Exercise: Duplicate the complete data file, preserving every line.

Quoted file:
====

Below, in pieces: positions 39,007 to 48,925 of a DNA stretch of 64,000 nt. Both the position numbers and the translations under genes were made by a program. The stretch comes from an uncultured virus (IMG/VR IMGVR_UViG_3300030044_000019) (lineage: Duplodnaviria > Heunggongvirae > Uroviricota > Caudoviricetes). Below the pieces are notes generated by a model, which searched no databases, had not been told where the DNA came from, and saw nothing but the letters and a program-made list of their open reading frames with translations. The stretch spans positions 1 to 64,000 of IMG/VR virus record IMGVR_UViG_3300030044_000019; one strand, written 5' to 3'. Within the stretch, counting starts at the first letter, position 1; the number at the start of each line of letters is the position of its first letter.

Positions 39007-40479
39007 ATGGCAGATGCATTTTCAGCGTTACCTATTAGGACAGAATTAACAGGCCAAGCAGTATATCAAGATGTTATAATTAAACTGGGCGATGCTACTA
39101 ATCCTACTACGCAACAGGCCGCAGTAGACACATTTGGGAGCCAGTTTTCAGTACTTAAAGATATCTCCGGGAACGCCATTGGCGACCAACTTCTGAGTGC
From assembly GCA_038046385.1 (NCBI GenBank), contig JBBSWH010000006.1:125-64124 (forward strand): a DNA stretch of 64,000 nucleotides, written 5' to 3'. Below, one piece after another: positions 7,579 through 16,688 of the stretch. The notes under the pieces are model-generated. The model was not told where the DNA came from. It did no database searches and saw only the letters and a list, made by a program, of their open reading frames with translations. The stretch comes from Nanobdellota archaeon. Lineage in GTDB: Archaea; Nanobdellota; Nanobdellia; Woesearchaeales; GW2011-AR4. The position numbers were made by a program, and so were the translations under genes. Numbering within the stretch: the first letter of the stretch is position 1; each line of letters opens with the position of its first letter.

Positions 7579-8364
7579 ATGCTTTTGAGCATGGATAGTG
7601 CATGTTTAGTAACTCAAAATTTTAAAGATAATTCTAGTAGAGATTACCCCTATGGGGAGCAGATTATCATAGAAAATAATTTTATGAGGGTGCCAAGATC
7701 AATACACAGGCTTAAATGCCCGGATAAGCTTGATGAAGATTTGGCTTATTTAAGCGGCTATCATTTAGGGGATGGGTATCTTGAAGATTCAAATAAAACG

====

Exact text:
Below, in pieces: positions 39,007 to 48,925 of a DNA stretch of 64,000 nt. Both the position numbers and the translations under genes were made by a program. The stretch comes from an uncultured virus (IMG/VR IMGVR_UViG_3300030044_000019) (lineage: Duplodnaviria > Heunggongvirae > Uroviricota > Caudoviricetes). Below the pieces are notes generated by a model, which searched no databases, had not been told where the DNA came from, and saw nothing but the letters and a program-made list of their open reading frames with translations. The stretch spans positions 1 to 64,000 of IMG/VR virus record IMGVR_UViG_3300030044_000019; one strand, written 5' to 3'. Within the stretch, counting starts at the first letter, position 1; the number at the start of each line of letters is the position of its first letter.

Positions 39007-40479
39007 ATGGCAGATGCATTTTCAGCGTTACCTATTAGGACAGAATTAACAGGCCAAGCAGTATATCAAGATGTTATAATTAAACTGGGCGATGCTACTA
39101 ATCCTACTACGCAACAGGCCGCAGTAGACACATTTGGGAGCCAGTTTTCAGTACTTAAAGATATCTCCGGGAACGCCATTGGCGACCAACTTCTGAGTGC
From assembly GCA_038046385.1 (NCBI GenBank), contig JBBSWH010000006.1:125-64124 (forward strand): a DNA stretch of 64,000 nucleotides, written 5' to 3'. Below, one piece after another: positions 7,579 through 16,688 of the stretch. The notes under the pieces are model-generated. The model was not told where the DNA came from. It did no database searches and saw only the letters and a list, made by a program, of their open reading frames with translations. The stretch comes from Nanobdellota archaeon. Lineage in GTDB: Archaea; Nanobdellota; Nanobdellia; Woesearchaeales; GW2011-AR4. The position numbers were made by a program, and so were the translations under genes. Numbering within the stretch: the first letter of the stretch is position 1; each line of letters opens with the position of its first letter.

Positions 7579-8364
7579 ATGCTTTTGAGCATGGATAGTG
7601 CATGTTTAGTAACTCAAAATTTTAAAGATAATTCTAGTAGAGATTACCCCTATGGGGAGCAGATTATCATAGAAAATAATTTTATGAGGGTGCCAAGATC
7701 AATACACAGGCTTAAATGCCCGGATAAGCTTGATGAAGATTTGGCTTATTTAAGCGGCTATCATTTAGGGGATGGGTATCTTGAAGATTCAAATAAAACG